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# Sphere generation

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Does anyone know how I can generate a sphere mesh? I''m using D3D with vertex buffers and index buffers. Basically, I want to create planets and comets and such. I figure I can just add some noise to a sphere to create the meshes for comets, but I need to know how to generate vertices and indices for a sphere. Thanx --------------------------------------- Let''s struggle for our dream of Game! http://andrewporritt.4t.com

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You can do this using spherical polar coordinates to generate the vertices.

There is an article here that gives you some of the theory and will explain how to do it.

Basically you can do this to generate the vertices:

for (float theta = -(PI/2.0f); theta < (PI/2.0f); theta += dtheta){	for (float phi=0; phi < (PI*2.0f); phi += dphi)	{		//Position of vertex		p_Vertices[counter].x = (float) (radius * sin(theta) * cos(phi));		p_Vertices[counter].y = (float) (radius * sin(theta) * sin(phi));		p_Vertices[counter].z = (float) (radius * cos(theta));		counter++;	}}

Where dtheta and dphi are the increment for theta and phi respectively, and the radius is obviously the radius of the sphere.

Calculate the number of vertices and then build a simple index buffer and you're away..! This is off the top of my head so I hope it works. Otherwise just check out the article, its pretty good.

Good luck
Kyle

[edited by - Kyle N on November 28, 2003 6:18:49 PM]

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Alternatively, if you want triangles of equal area, you can use the subdivision method: create an octahedron, and subdivide each triangle. Normalise the position vectors of each vertex to the radius of the sphere. Repeat until sufficiently tesselated. By the way, the normals of a sphere are always equal to its position vector, normalised to length 1.

- JQ

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I use a subdivided icosahedron for my planets... like this. I''ve found that octahedrons get more distorted around the points where four triangles meet.

(But if you don''t get too close to your spheres, or don''t care about a bit of texture stretching, octahedrons are mathematically easier)

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That looks nice, but what about a lower poly version? Do they still look as good. I''m hoping to have quite a few things on screen at once.

---------------------------------------

Let''s struggle for our dream of Game!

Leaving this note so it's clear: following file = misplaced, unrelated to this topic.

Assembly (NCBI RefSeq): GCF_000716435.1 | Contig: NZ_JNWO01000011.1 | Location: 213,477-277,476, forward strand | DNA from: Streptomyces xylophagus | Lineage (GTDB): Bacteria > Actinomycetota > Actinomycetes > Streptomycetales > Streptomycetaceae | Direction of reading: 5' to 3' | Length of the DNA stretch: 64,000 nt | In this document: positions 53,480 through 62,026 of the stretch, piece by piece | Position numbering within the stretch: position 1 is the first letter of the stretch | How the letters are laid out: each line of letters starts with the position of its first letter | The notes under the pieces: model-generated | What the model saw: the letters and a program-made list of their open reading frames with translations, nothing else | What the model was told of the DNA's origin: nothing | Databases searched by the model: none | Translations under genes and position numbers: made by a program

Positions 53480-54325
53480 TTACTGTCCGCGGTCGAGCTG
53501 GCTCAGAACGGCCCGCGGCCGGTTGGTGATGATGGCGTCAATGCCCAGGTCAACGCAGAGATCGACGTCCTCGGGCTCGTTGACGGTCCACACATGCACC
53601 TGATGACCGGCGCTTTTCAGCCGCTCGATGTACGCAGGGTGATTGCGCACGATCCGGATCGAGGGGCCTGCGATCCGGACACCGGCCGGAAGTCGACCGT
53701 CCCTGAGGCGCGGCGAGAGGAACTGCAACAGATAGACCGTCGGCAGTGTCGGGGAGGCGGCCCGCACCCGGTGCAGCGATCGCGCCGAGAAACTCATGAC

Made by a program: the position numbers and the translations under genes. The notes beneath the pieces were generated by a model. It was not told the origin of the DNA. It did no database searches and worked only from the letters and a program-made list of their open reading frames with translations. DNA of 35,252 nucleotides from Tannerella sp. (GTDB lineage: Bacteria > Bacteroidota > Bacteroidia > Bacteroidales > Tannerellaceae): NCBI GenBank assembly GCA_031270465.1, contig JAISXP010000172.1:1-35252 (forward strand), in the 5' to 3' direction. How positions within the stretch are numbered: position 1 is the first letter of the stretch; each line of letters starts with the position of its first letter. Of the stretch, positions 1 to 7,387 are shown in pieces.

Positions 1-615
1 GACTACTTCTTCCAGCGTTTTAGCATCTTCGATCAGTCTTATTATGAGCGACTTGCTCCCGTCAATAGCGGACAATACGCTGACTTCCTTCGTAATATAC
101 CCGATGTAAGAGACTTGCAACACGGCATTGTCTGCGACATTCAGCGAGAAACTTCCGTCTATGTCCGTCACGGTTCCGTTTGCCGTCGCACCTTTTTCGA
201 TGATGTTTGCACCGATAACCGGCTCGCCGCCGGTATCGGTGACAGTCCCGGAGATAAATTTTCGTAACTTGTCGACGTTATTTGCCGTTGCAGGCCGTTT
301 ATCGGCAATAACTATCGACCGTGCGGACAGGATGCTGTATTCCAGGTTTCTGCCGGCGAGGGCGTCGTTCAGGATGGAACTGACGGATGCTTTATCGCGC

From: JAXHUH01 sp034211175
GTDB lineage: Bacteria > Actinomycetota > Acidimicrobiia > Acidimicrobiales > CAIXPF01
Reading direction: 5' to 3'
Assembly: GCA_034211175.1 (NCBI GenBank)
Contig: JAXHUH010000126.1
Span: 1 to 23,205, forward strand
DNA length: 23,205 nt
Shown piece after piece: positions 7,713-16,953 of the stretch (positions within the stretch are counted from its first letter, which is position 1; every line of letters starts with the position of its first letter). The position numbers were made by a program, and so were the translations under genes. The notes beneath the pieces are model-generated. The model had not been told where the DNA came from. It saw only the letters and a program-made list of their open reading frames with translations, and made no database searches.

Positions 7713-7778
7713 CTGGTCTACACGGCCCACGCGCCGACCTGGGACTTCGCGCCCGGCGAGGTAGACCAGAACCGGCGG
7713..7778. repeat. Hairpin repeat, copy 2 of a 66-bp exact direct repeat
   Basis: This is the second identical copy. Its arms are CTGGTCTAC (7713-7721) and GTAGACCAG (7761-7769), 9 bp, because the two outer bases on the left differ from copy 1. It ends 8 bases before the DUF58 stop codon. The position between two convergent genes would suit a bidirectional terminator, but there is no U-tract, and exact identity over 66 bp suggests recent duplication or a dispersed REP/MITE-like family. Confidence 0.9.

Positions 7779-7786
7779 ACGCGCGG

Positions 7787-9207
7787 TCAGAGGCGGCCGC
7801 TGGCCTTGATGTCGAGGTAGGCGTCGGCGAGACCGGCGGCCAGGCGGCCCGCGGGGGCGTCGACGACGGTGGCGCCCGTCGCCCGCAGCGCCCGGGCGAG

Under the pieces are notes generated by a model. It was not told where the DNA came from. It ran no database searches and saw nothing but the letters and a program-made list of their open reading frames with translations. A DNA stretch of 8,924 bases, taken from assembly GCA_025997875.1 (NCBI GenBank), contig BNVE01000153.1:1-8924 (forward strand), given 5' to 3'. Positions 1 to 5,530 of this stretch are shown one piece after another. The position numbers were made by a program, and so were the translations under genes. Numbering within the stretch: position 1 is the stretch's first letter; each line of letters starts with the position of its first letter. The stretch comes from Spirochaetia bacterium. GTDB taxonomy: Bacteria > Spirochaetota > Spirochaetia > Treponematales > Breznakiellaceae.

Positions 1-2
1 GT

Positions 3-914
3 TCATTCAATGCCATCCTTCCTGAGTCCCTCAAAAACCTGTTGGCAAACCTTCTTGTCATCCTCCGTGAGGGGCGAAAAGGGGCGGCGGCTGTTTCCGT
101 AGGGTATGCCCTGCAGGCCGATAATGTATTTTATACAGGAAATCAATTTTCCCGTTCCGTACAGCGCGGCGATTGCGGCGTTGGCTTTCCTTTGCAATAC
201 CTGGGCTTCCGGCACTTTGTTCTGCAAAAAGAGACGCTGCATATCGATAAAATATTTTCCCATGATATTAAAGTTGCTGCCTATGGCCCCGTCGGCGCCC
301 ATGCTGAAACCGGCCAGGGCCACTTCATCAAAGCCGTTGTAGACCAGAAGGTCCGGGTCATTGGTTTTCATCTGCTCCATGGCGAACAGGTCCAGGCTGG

http://andrewporritt.4t.com

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I agree with Fingers - an icosahedron works best. With Gouraud shading you can probably get a decent sphere in about 35-40 faces. You can also do a Google search for "sphere tesselation" to get several alternative methods.

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That picture is with OpenGL lighting and no LOD of any kind to show the surface details... If you just need a smooth sphere or use per-pixel lighting you don''t need nearly as many polygons for this kind of view (though on modern hardware you''ll be fillrate limited up to a few thousand polys).

The polycount increases exponentially with each subdivision; starting with 20, it goes up to 80, 320, 1280, 5120... 320 starts to look nice and round. At that point the silhouette is ~24-sided (the atmosphere "skirt" in my pic is 32-sided). That''s about the detail level of the planets in Battlecruiser games.

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yup, use an isocahedron.

dont use recursive subdivision though. however easier to code, it gives a much bigger difference in triangle size compared to dividing one face of an icocahedron at once.

to further reduce the sizedifference in triangles close to the vertices of the original isocahedron and those in the centre of one i also applied a displacement to the subdivided vertices.

i have the code for this lying around somewhere. the difference between the biggest and smallest triangles was <9%, which is the best ive seen around on the net. look really smooth. the code is in basic and very messy, so i doubt id be helping you with it though...

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Hmmm, I think you''re both wrong. A regular sphere works best,
as it has the most polys at the poles.

An octa and iso sphere look like crap at the poles. There''s only at most 4 or 8 faces, so the texture is stretched horribly among them.

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quote:
Original post by Anonymous Poster
Hmmm, I think you''re both wrong. A regular sphere works best,
as it has the most polys at the poles.

An octa and iso sphere look like crap at the poles. There''s only at most 4 or 8 faces, so the texture is stretched horribly among them.

That depends on how your texture coordinates are applied. If your texture coordinates are good, the texture will be mapped nicely.

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With an icosahedron, the distortion at the points is pretty minimal, assuming you''re mapping an equilateral triangle texture to each of the 20 sides of the icosahedron... After tesselation the angle between the triangle sides at a point is ~72 degrees. That''s reasonably close to the 60 degree angles of an equilateral triangle (an octahedron will have ~90 degree angles at the points) and doesn''t have any of the pinching artifacts you get if you use a rectangular texture and spherical mapping.